Warehouse operators have been warned to desist from removing goods from bonded warehouses without the supervision of customs officials since the practice is unlawful.
The Sector Commander of the Accra Collection Unit of the Ghana Revenue Authority (GRA), Customs Division, Ms Christiana Akoto-Bamfo, said the unauthorised removal of goods from a customs bonded warehouse was unacceptable and warned that warehouse operators who engaged in that act would be punished.
The warehousing regime is the situation where imported goods are stored under customs control in a government or private bonded warehouse, without the payment of import duty and other taxes on the goods at the entry point.
Traders have three months to store perishable goods, 12 months for general goods and two years for raw materials.
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Speaking at a tax education seminar in Accra on the theme, “Revenue mobilisation and trade facilitation; the role of GRA, Customs Division and stakeholders”, Ms Akoto-Bamfo said anyone who assisted in the clearance of goods from a bonded warehouse without the supervision of an officially assigned customs official was an offender under the law.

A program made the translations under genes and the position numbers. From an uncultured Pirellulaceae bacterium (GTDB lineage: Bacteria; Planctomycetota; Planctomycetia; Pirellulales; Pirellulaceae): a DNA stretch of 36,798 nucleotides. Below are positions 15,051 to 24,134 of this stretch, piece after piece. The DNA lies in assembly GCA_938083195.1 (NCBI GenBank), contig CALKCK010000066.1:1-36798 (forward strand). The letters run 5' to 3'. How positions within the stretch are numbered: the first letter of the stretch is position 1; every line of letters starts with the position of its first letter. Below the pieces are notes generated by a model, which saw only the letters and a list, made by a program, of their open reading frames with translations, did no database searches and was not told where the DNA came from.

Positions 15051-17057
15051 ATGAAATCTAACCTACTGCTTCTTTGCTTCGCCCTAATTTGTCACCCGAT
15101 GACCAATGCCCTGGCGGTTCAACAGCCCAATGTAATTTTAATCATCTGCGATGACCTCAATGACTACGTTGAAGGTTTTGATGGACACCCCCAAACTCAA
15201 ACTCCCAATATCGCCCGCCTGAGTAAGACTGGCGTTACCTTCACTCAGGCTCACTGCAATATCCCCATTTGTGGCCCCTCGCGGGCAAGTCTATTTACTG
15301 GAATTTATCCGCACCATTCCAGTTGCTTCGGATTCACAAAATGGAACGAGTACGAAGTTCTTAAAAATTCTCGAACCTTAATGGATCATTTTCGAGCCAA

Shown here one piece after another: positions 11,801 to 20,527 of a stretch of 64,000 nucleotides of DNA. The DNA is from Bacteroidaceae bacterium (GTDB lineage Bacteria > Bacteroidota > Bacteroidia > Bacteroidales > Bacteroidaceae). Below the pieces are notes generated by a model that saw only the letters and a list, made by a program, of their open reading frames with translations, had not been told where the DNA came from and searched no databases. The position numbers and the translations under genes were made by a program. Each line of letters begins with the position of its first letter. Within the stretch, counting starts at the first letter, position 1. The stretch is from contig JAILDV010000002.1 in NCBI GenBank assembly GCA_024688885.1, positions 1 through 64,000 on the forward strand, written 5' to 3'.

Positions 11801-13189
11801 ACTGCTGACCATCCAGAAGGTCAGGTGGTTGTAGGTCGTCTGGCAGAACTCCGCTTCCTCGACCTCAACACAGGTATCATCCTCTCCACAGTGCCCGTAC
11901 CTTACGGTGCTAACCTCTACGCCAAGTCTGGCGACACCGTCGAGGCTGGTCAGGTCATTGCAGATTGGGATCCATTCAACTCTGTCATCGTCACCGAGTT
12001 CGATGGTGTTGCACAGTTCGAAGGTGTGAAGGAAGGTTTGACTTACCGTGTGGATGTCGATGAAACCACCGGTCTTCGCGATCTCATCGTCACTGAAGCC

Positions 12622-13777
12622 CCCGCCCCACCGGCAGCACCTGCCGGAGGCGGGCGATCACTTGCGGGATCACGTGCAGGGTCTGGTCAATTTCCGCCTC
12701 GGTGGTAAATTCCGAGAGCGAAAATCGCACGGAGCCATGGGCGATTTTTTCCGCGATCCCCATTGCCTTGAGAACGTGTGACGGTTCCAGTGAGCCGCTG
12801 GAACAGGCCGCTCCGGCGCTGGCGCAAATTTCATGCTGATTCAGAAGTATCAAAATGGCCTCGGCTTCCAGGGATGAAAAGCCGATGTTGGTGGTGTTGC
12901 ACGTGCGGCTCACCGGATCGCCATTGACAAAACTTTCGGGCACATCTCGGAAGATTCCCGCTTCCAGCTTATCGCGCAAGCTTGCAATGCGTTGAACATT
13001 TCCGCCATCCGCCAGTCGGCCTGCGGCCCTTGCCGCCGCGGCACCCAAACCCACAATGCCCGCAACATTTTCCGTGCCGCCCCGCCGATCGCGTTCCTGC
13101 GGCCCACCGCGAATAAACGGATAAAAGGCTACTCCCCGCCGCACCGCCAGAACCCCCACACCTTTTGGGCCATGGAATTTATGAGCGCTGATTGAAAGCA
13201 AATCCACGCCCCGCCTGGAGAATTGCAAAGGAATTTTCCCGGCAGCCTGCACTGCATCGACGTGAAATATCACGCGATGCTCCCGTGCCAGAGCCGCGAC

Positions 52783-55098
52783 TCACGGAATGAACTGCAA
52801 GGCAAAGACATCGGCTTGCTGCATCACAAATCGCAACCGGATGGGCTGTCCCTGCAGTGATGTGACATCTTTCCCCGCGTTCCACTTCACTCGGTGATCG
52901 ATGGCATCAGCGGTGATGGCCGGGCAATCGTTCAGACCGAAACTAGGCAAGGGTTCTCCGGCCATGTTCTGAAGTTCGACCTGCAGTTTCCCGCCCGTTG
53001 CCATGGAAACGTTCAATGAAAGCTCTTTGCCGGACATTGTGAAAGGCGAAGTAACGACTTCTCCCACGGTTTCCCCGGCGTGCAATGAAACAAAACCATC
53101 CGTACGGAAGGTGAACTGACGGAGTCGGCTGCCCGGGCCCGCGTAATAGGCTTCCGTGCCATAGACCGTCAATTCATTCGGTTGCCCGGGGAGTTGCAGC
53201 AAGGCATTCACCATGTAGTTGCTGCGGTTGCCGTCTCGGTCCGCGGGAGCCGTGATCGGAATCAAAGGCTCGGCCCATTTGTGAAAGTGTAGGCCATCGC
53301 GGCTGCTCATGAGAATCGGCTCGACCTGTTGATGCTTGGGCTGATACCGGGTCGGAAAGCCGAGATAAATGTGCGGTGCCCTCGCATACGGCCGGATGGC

“Where goods required to be previously entered are taken out of a private bonded warehouse without due entry permitted under ACT 891, the warehouse keeper or the person who deposited the goods shall immediately pay the duty on the goods and in addition, pay a penalty of not more than 300 per cent of the duty payable,” she said.
Benefits of warehousing
For effective mobilisation of revenue, trade facilitations and a convenient environment for operating customs bonded warehousing regimes, Ms Akoto Bamfo called for the development of a comprehensive warehouse manual to be used by both officers and operators in the sector.
She said the country also needed reforms and modernisation in the implementation of the customs bonded warehousing regime.
Companies, she said, stood to benefit enormously from the warehouse regime such as direct cost savings and holding of large stock of goods.
On the disadvantages of warehousing, she said the deferment of revenue payments represented a great loss of revenue to the state.
In a welcome address, the Deputy Commissioner, Preventive, of the Customs Division of the GRA, Mr Frank Jones Abban, explained that the seminar was intended to create a platform for the exchange of information “for enhanced understanding of our processes and procedures that enable better and quicker dealings with the Customs Division.”
The Assistant Commissioner of the GRA Customs Division, Legal, Mr Godwin Attoh, called for increased public education on Customs Laws to ensure compliance by taxpayers.
The seminar educated taxpayers on tax compliance and trade facilitation systems in their business operations to ensure quality service delivery.
Participants in the one-day seminar included importers and exporters, warehouse operators, representatives of haulage companies and business operators under the jurisdiction of the Accra Sector collection unit.